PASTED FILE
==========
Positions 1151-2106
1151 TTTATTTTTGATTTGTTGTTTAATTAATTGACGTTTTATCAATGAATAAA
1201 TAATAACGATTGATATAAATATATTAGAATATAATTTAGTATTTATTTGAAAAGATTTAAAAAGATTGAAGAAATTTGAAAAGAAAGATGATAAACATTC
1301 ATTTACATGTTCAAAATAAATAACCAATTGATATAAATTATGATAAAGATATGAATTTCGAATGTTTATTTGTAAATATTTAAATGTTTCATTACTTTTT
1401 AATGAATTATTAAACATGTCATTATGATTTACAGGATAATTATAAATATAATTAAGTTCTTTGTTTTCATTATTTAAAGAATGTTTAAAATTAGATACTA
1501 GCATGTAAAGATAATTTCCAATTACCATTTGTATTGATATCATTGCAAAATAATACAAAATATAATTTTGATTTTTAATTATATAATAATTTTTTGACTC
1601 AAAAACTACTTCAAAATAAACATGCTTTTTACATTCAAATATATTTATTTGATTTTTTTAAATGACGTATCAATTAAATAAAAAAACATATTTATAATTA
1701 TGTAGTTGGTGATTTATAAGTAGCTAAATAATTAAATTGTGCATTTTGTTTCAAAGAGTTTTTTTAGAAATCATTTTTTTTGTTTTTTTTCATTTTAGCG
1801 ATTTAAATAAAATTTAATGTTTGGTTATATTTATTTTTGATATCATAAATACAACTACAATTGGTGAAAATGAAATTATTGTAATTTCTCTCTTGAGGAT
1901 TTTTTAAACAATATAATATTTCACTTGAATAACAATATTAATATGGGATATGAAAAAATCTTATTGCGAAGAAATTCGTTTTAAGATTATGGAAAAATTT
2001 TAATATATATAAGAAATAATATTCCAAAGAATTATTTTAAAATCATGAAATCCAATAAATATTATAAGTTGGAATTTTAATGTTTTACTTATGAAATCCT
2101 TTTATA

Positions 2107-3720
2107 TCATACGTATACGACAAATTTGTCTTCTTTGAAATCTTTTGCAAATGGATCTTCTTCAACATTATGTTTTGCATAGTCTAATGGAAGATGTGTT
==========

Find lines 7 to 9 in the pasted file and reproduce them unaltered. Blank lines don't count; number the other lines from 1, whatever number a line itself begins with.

1601 AAAAACTACTTCAAAATAAACATGCTTTTTACATTCAAATATATTTATTTGATTTTTTTAAATGACGTATCAATTAAATAAAAAAACATATTTATAATTA
1701 TGTAGTTGGTGATTTATAAGTAGCTAAATAATTAAATTGTGCATTTTGTTTCAAAGAGTTTTTTTAGAAATCATTTTTTTTGTTTTTTTTCATTTTAGCG
1801 ATTTAAATAAAATTTAATGTTTGGTTATATTTATTTTTGATATCATAAATACAACTACAATTGGTGAAAATGAAATTATTGTAATTTCTCTCTTGAGGAT